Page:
Leave a comment

Filed under Workshops

Workshop, 20th November 2018

There are few things more annoying to a precise and organised archivist than an unshelved volume, a gap in the teeth of otherwise identical tomes, a row of likewise leather and regulation tooling, with only the Roman numeral to distinguish one from its neighbours, but with one of them missing !  It is of course unavoidable if regrettable that these books will from time to time have be taken down from their native land to be read, but should never be travelled more then a dozen paces beyond to one of the reading desks, whence the tutting librarian can harvest them back home once the barely tolerated public are ushered out of the bibliarium a full ten minutes before the official closing time.  (And Lord alone knows how lending librarians are able to cope).

But, the wily reader may be voicing, how does this affect the organiser of poetry’s slim volumes, whose receptacles are less bricks and more slates to be slid passed one another.  Surely a missing volume would be unnoticed, so narrow is its spine ?  Indeed, these booklets cannot even stand themselves up without leaning upon their neighbours (and there’s a metaphor for poetry that has inexplicably gone begging).  But the experienced book-keeper knows the precise volume of each volume, and can spot a short measure down to the millimetre.  And woe betide the desecrating reader who has purloined so much as a pamphlet to use as a makeshift fan or to even up a wobbly reading desk…

This week’s Workshop also took place in a library, this one full of scripts as befits a theatre like the Questors, and under their dramatic gaze Alan Chambers opened proceedings with a redraft of expressions of a expressionist painting, handing over to Daphne Gloag also fine tuning a previous work concerning a petrified lion frozen in a frieze.  Revisions were also being revived as Anne Furneaux looked upon the Mediterranean three times and with a painter’s eye and a storyteller’s ear, and Christine Shirley has been revisiting her imagined grandparents as she went walking back over her walking back, and Owen Gallagher has been tinkering with his working man’s prayer that is no closer to receiving an answer.  There then followed brand new words from Doig Simmonds about seeing ghosts in the mist from the salty sea-spray, and John  Hurley has been hitting a wall when trying to deal with committees, while it is the futility of the stars that has been keeping Peter Francis in their cruel gaze.  Pat Francis has been facing up to the tanks of old age and Michael Harris has felt the longing at the passing of a playwright, while Martin Choules has been having a quite word with America, one old empire to the new kid in town.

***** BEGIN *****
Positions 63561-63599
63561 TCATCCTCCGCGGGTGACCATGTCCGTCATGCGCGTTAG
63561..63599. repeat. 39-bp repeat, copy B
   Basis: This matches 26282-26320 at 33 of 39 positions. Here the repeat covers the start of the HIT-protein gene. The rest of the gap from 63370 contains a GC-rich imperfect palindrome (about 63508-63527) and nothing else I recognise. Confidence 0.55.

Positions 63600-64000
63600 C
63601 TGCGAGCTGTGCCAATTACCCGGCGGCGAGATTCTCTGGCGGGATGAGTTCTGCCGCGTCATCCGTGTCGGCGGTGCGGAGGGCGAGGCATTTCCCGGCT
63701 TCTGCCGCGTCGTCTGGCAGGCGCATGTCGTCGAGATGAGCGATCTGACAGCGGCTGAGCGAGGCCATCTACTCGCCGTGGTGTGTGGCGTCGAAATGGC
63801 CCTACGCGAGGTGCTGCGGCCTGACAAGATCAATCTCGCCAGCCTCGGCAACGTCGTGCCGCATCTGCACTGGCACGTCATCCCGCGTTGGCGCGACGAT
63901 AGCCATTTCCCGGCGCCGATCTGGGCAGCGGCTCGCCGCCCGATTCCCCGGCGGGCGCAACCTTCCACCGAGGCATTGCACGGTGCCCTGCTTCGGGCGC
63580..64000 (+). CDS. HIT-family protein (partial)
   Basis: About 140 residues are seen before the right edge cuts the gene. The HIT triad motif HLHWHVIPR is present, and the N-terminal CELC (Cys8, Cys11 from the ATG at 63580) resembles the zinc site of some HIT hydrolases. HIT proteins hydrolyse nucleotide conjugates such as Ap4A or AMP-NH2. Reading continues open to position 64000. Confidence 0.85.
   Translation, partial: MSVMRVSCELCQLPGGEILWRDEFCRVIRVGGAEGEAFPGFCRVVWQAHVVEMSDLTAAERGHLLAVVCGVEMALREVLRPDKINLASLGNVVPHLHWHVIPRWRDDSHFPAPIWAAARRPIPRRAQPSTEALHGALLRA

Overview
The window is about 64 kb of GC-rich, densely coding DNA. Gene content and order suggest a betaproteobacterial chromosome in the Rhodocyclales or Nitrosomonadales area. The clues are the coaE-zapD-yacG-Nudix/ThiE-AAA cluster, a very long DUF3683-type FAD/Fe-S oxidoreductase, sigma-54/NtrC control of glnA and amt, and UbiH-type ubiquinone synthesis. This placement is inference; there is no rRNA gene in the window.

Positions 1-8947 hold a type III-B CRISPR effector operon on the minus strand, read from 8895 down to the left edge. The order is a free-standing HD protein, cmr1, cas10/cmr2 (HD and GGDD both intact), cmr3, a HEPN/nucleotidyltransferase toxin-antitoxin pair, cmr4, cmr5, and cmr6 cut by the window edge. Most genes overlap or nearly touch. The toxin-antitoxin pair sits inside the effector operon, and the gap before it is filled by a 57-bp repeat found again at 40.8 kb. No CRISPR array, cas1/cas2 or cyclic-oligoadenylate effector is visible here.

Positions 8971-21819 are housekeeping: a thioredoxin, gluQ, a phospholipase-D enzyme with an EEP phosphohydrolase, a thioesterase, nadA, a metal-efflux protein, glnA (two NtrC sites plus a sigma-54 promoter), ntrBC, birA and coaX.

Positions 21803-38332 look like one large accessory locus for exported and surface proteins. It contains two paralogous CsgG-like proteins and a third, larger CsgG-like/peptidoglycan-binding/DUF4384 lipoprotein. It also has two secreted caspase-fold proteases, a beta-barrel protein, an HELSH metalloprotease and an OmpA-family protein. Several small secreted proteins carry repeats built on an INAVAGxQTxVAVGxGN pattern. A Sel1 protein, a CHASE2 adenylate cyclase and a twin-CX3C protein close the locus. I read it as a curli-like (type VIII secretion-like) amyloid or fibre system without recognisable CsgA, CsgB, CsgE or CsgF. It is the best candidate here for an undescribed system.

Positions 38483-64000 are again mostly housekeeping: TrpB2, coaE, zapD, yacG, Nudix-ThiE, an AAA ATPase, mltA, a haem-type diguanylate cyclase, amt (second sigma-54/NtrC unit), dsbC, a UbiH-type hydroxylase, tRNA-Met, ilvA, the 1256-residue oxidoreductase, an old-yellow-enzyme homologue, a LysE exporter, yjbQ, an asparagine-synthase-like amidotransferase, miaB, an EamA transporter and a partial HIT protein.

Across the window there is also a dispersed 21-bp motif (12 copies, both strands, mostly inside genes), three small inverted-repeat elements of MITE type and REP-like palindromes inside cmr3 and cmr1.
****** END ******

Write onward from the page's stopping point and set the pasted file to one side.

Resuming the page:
Sir John kept a modest library in Pitzhanger Manor from which his guests were wont to borrow books for a week or fifty when penning a particularly obscure ode to some ancient Greek tragic  muse who appears in one line of an obscure one-act farce of Euripides, or to check the spelling of ‘tiger’ in his Doctor Johnson (and then to reject the finding anyway as too modern and Frenchified).  Sir John kept a tally of who had taken what, which makles for interesting reading: “Geo Byron, still has not returned my ‘Trickster of Seville’ – says he intends to write a short Verse or two about its central Character, Don John.  He thinks it should only take him half an hour, if he ever gets round to it.”  In another entry we find “Had to rebuke Wm Wordsworth for once again my first Folio of the Bard for pressing Daffodils in.”  But most telling is the note about Oddfellow’s British Birds and the Hedges they Frequent:   “Pcy Shelley came in wanting my Oddfellow, determined to write an Ode to a Skylark – had Jn Keats in complaining that he needs to look up the Chapter on Nightingales.  Also Wm Blake, who says he has caught the Bug and wants a crack at the Seagull, tho he may be referring to his recent belt of Ague and seeking revenge on the one who delivered it to him.  Alas they must all wait until I receive it sent back from Overseas and young master Poe who though only a small boy has an unusual Obsession with the Corvids.”

Leave a comment

Filed under Workshops